The worst press release ever
For contrast to the above example, let's look at the other side of this press release story.
A good few years ago, I ran my first Articulate Seminar. It was tremendous fun and I found that talking about writing with people from different industries illuminated old problems in new ways for me. I've done a few since. For instance, if you're interested in learning all my copywriting secrets, check out this video.
Anyway, at the time, Andrew Yeomans came along from Dresdner Kleinwort Wasserstein, and afterwards he sent me his delightful deconstruction of press release hype:
"This amazing, prestigious and sophisticated product is a quantum leap forward and performance is a greater order of magnitude, and will decimate the competition. The enormity of this tremendous advance indicates our commitment to servicing our customers in a forensically sound manner."
prestigious 1. Practising juggling or legerdemain; of the nature of or characterised by juggling or magic; cheating, deluding, deceitful; deceptive, illusory.
sophisticated 1. Mixed with some foreign substance; adulterated; not pure or genuine. 2. a. Altered from, deprived of, primitive simplicity or naturalness. Of a literary text: altered in the course of being copied or printed. 3. a. Falsified in a greater or less degree; not plain, honest, or straightforward.
quantum 5. Physics. A minimum amount of a physical quantity which can exist and by multiples of which changes in the quantity occur.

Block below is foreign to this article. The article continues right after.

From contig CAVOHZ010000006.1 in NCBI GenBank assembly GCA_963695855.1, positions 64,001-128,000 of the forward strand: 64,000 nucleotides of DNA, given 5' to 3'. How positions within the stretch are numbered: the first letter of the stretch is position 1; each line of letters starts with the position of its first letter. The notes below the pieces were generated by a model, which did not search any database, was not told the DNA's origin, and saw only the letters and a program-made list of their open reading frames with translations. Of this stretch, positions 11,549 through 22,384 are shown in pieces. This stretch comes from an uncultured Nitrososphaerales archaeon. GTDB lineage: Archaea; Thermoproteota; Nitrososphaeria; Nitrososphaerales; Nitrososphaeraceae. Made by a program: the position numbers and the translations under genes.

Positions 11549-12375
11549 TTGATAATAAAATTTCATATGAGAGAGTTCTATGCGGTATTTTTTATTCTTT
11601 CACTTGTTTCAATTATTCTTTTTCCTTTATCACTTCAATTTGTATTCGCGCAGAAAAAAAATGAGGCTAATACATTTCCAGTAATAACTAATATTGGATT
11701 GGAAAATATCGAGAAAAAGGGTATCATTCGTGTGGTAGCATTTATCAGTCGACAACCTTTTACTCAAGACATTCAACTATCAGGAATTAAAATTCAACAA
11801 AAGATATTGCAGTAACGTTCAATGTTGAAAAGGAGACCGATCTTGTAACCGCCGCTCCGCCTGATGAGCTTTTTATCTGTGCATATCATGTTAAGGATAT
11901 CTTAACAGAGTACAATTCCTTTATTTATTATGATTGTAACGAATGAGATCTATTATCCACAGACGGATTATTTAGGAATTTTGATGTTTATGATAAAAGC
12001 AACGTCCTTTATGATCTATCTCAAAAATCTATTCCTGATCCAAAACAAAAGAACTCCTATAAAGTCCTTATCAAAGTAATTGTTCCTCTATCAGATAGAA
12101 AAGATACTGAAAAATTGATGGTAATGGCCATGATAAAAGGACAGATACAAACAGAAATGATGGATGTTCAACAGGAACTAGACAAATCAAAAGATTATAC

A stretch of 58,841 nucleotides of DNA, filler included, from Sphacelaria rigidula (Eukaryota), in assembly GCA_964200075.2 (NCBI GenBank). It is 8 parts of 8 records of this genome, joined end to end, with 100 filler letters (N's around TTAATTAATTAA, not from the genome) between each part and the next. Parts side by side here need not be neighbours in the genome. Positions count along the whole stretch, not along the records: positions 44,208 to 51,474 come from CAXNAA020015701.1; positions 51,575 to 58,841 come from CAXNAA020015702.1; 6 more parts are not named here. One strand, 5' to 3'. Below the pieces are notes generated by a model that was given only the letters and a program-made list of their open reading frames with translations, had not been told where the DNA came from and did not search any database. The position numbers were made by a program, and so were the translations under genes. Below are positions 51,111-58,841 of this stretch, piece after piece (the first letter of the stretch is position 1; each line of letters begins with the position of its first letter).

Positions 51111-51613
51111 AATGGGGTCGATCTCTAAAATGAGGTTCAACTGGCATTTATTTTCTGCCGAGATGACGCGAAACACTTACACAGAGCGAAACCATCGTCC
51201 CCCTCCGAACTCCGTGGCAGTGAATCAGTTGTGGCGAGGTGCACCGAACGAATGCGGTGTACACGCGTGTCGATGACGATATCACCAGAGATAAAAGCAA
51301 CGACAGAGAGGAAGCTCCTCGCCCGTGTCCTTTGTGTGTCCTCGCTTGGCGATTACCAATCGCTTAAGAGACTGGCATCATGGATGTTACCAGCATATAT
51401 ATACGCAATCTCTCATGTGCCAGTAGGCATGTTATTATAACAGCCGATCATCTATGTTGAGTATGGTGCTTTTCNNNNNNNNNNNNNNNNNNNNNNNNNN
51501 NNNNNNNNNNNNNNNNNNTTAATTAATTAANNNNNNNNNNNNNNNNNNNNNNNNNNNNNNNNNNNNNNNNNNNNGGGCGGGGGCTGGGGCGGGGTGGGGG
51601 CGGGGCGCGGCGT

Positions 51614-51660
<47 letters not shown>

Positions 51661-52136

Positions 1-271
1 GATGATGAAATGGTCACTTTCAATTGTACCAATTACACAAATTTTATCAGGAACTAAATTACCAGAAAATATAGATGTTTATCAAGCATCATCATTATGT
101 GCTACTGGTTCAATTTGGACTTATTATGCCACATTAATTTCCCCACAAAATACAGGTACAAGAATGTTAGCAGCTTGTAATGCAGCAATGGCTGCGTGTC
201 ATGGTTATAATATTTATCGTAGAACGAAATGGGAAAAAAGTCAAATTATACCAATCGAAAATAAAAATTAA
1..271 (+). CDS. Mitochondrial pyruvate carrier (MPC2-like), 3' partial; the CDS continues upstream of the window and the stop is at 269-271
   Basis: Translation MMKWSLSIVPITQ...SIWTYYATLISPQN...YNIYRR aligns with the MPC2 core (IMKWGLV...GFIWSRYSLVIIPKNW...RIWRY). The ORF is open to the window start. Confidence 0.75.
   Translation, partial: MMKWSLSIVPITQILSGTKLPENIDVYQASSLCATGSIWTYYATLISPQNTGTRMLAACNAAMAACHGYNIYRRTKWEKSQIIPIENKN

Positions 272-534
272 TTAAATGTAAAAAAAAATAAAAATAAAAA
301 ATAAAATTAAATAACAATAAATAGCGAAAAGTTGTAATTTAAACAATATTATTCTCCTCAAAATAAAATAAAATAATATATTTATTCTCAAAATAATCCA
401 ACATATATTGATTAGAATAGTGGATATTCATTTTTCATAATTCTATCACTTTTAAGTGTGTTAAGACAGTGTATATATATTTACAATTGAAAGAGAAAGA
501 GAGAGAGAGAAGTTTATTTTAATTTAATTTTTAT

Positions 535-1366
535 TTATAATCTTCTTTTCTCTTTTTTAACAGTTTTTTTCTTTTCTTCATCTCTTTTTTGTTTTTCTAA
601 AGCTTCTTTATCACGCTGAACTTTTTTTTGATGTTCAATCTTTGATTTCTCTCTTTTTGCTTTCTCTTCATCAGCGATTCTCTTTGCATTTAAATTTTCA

magnitude 3. A class in a system of classification determined by size. a. Each of the classes into which the fixed stars have been arranged according to their degree of brilliancy. Now regarded as a number on a continuous scale representing the negative logarithm of the brightness, such that a decrease of five magnitudes represents a hundred-fold increase in brightness and a decrease of one magnitude an increase of 2·512 times.
decimate 4. transf. a. To kill, destroy, or remove one in every ten of.
enormity (-nôrmt) n., pl. e·nor·mi·ties. 1. The quality of passing all moral bounds; excessive wickedness or outrageousness. 2. A monstrous offence or evil; an outrage.
tremendous \Tre*men"dous\, a. [L. tremendus that is to be trembled at, fearful, fr. tremere to tremble.] Fitted to excite fear or terror; such as may astonish or terrify by its magnitude, force, or violence; terrible; dreadful; as, a tremendous wind; a tremendous shower; a tremendous shock or fall.
advance \Ad*vance"\, v. t. 7. To furnish, as money or other value, before it becomes due, or in aid of an enterprise; to supply beforehand
commitment \Com*mit"ment\, n. 4. A doing, or perpetration, in a bad sense, as of a crime or blunder; commission.
service \Serv"ice\, n. 11. Copulation with a female; the act of mating by male animals
forensic Relating to, used in, or appropriate for courts of law or for public discussion or argumentation.
sound a. Meaningless noise. b. Thorough; complete: a sound flogging.
So, based on that, the (facetious, silly, fun) translation is:
"This confusing, dreadful, deceitful, illusory, adulterated, dishonest product is the smallest possible small step forward and provides less than half the performance, and will kill very few of our competitors. The monstrous evil of our releasing this dreadful product before it it ready demonstrates our crimes in screwing over our clients, see you in court where we will speak complete nonsense."
I rather liked that. What are some of the worst examples of bad writing that you've ever experienced?
[Note: originally published in 2006, but updated and refreshed with new content in 2019]